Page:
Keith Richards proposes that Chuck Berry developed his brand of rock and roll by transposing the familiar two-note lead line of jump blues piano directly to the electric guitar. Country boogie and Chicago electric blues supplied many of the elements that would be seen as characteristic of Rock and Roll. Perhaps it’s time to consider organizing rock’n’ roll in a different way. It doesn’t have to be based on guitars. It could be a different think.

65 years later and there is never a moment when I feel it is being used as a storytelling device as much as a dog whistle. Music that stands for Late Stage Capitalism. Pretending to be something a human would write. No matter how hard it tries, it just can’t help but reflect the banality and inauthenticity of the corporation that uses it .It doesn’t provide any kind of deeper meaning or allow me to ponder or interpret what is going on. Its sole function is to point out when something rock related is happening, which I already knew about because I’m listening to the album. This is extreme reification and it hurts the songs, it hurts the bands and it hurts the fans.

The music is now telling you what to feel. It isn’t earned. It’s cashing in that cheque written by the original generation. Eventually, this theme will lose its potency completely, it will become a known artefact that disallows interpretation. Being different is dangerous but it’s the only way to achieve new heights. What’s left of the music industry is too afraid to deviate from customer expectation and choosing bands who are happy to churn out very similar material over and over again but what about Indie?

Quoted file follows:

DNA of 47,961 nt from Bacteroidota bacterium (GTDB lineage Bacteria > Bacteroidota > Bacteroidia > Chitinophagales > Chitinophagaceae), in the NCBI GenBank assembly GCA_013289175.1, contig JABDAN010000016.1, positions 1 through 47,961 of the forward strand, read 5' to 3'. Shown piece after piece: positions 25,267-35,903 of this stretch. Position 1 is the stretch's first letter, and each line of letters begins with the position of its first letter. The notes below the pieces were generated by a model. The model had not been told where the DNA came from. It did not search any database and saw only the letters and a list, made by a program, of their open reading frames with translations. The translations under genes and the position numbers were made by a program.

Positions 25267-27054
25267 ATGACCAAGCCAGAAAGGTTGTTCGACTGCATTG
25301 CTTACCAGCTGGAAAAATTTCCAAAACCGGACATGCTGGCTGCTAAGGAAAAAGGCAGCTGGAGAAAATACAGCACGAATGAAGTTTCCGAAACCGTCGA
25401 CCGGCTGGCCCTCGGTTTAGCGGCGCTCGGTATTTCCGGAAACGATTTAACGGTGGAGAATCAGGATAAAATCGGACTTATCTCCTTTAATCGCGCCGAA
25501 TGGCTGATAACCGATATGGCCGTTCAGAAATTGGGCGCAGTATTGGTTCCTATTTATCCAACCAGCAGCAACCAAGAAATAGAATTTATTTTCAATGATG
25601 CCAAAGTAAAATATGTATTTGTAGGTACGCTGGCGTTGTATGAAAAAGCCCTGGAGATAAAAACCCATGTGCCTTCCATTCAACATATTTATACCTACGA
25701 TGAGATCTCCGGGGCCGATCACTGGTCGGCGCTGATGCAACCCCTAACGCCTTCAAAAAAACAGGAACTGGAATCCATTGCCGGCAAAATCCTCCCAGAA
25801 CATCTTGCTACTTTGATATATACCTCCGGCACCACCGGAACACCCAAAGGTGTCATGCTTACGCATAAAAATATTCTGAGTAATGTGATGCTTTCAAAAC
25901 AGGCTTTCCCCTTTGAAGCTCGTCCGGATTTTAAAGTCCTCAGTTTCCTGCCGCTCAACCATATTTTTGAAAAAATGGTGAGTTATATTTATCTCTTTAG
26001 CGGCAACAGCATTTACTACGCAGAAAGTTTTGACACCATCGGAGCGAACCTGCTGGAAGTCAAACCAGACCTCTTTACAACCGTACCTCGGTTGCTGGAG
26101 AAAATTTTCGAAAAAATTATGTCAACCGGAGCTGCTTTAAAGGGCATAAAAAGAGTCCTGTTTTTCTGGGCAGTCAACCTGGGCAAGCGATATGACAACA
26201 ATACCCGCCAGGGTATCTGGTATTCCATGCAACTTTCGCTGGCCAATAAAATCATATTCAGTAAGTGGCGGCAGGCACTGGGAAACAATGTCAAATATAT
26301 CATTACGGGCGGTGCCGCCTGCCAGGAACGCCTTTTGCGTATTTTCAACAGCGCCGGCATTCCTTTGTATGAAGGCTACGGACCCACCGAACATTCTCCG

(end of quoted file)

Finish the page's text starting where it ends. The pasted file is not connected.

It is up to you to decide to what extent this is happening but it seems to me pretty obvious that it is, at least, happening.

Perhaps it’s time to consider organizing rock’n’ roll in a different way. It doesn’t have to be based on guitars. Or it could be different guitars. Think King Gizzard and the Lizzard Wizard microtonal guitars.

Tchaikovsky was working on the first movement of his 4th symphony in 1877 when he was suffering from depression and alienation. He wanted to express his emotions in a way that didn’t sit well with some Romantic composers at the time. We should not as audiences expect to be pandered to by relentless reference to stuff we know. The original tunes were, well, original. That’s the only thing that has any hope of delivering a truly breathtaking new Rock’n-Roll experience.

www.bravojohnson.com

Selling Out

You dig? Selling out ain’t about empty shelves. It’s when the product pimps you, the consumer, to the real score. They don’t refine the sugar, they refine you. Dumber, twitchier versions of your former glorious self, slavering for the next dopamine drip, the next gaudy trinket.

You dig, selling out ain’t about empty shelves. It’s when the product pimps you, the consumer, to the real product: data, desires, your whole damn identity. Forget quality upgrades, that’s a square’s game. No, they dissect the first cats who bought in, the ones wired hungry and tuned-in. Now they broadcast a roach motel neon glow, attracting a generation lobotomized by flickering screens, all craving the pre-chewed, pre-digested simulacrum of the original product. They become roaches, scurrying down the manufactured happiness funnel, leaving a trail of dopamine clicks for the machine to feast on.

These ad men, they’re word shamans in pinstripe suits, hawking a future of pre-packaged rebellion, pre-fabricated individuality. They fragment your desires, sell you back slivers as the new status symbol. You ain’t a consumer, you’re a fragmented circuit board, plugged into their matrix, spitting out data exhaust like a mindless roach on a sugar rush.

Back in the day, artists weren’t peddling pre-packaged rebellion for the corporate machine. They were slinging raw, bloody steaks of truth – music that ripped your guts out, movies that held a mirror to the rot in society, writing that punched you in the face and made you see straight. It wasn’t about mass appeal, it was about sparking a goddamn revolution in your soul.

Now, some artists have gone belly-up to the sizzle machine. They’re all flash and no bang, a bunch of glitter-coated roaches buzzing around a lukewarm patty. They churn out noise engineered for maximum attention spans shorter than a fruit fly on Red Bull.